|Languages||Central Alaskan Yup'ik|
The Yugtun or Alaska script is a syllabary invented around the year 1900 by Uyaquq to write the Central Alaskan Yup'ik language. Uyaquq, who was monolingual in Yup'ik but had a son who was literate in English, initially used indigenous pictograms as a form of proto-writing that served as a mnemonic in preaching the Bible. However, when he realized that this did not allow him to reproduce the exact words of a passage the way the Latin alphabet did for English-speaking missionaries, he and his assistants developed it until it became a full syllabary. Although Uyaquq never learned English or the Latin alphabet, he was influenced by both. The syllable kut, for example, resembles the cursive form of the English word good.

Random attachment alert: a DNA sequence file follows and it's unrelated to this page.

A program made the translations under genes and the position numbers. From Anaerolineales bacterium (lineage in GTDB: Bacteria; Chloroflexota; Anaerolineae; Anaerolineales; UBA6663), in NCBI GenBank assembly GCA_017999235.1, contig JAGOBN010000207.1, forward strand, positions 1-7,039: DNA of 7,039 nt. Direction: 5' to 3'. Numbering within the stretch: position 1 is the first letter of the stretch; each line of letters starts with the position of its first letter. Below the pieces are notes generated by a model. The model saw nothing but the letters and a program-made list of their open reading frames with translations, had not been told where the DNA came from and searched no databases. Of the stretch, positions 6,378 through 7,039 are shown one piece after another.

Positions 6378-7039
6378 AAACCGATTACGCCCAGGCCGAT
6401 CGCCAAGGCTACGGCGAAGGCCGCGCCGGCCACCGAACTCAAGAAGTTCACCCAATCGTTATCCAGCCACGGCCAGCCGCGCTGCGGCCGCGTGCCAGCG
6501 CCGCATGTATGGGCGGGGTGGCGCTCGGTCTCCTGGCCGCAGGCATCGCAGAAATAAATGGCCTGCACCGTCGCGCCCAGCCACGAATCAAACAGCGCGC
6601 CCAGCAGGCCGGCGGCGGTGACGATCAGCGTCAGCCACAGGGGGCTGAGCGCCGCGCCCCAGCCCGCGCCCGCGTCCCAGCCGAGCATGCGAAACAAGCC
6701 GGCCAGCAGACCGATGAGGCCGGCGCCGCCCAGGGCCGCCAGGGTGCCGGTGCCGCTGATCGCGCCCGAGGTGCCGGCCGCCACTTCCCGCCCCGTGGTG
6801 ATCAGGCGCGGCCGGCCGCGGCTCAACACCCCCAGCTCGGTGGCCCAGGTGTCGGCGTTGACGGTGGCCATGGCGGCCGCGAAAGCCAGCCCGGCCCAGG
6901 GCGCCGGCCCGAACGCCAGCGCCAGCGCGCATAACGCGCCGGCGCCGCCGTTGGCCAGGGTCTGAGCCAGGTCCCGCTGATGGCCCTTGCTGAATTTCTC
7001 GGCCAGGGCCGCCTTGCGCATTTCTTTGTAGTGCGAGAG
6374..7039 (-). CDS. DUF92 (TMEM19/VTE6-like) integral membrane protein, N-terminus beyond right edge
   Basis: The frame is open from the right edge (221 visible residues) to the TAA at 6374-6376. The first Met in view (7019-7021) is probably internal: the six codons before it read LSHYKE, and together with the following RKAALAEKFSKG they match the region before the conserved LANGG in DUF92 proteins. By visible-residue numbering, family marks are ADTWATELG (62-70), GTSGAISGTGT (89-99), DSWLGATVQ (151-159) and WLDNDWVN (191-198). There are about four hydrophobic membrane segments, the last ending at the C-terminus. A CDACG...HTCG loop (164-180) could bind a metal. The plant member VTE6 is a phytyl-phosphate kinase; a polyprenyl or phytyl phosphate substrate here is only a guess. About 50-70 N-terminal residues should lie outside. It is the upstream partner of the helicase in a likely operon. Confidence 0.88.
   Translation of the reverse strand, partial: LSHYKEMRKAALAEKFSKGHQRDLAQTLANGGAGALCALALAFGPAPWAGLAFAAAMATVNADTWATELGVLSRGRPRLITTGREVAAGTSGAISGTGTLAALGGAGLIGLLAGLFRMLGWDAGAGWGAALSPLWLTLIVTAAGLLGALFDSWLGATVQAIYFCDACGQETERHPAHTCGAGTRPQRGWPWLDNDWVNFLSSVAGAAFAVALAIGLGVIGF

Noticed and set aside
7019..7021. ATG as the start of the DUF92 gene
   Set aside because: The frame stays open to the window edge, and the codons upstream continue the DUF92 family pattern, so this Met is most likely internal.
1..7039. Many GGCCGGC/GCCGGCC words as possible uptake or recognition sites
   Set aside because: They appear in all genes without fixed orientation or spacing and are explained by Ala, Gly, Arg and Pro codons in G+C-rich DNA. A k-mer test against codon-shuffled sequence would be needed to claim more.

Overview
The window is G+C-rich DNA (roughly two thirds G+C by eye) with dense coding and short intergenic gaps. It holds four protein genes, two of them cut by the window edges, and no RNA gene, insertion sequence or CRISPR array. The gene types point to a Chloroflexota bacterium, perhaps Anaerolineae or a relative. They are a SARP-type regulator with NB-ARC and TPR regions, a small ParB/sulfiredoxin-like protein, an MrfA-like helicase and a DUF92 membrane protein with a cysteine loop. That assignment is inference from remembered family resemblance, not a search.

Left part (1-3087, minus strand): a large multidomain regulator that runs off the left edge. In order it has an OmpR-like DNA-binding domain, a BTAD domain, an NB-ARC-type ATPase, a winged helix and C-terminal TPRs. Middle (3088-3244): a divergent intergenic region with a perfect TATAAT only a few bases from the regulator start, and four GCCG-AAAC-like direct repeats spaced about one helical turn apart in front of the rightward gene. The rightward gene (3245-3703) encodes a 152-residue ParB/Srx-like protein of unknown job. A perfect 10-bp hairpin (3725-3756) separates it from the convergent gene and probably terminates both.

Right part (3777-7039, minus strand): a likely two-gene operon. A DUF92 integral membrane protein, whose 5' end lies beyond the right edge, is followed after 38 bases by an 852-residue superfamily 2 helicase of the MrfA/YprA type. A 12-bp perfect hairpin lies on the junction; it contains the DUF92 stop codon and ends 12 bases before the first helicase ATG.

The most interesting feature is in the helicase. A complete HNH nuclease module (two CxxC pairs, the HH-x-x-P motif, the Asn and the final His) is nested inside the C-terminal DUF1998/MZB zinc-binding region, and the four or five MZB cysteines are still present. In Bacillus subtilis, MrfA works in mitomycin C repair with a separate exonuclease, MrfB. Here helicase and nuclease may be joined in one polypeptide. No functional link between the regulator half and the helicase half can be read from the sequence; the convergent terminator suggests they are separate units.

The Yup'ik language is now generally written in the Latin alphabet.
- Albertine Gaur, 2000. Literacy and the Politics of Writing, ISBN 978-1841500119
- Alfred Schmitt, 1951. Die Alaska-Schrift und ihre schriftgeschichtliche Bedeutung, Simons, Marburg
- Alfred Schmitt, 1981. Untersuchungen zur Geschichte der Schrift. Eine Schriftentwicklung um 1900 in Alaska, Harrassowitz, Wiesbaden (Reprint der Ausgabe Leipzig 1940), ISBN 3-447-02162-4
- Vol. 1 Text, vol. 2. Abbildungen
- ^ The Pater Noster in Uyaquk's pictograms, 1909
- ^ a b c Coulmas, Florian (1999). "Yupik writing". The Blackwell Encyclopedia of Writing Systems. Blackwell Publishers. pp. 572–573. ISBN 9780631194460.
- ^ Ian James, "Yugtun script", Sky Knowledge, April 2012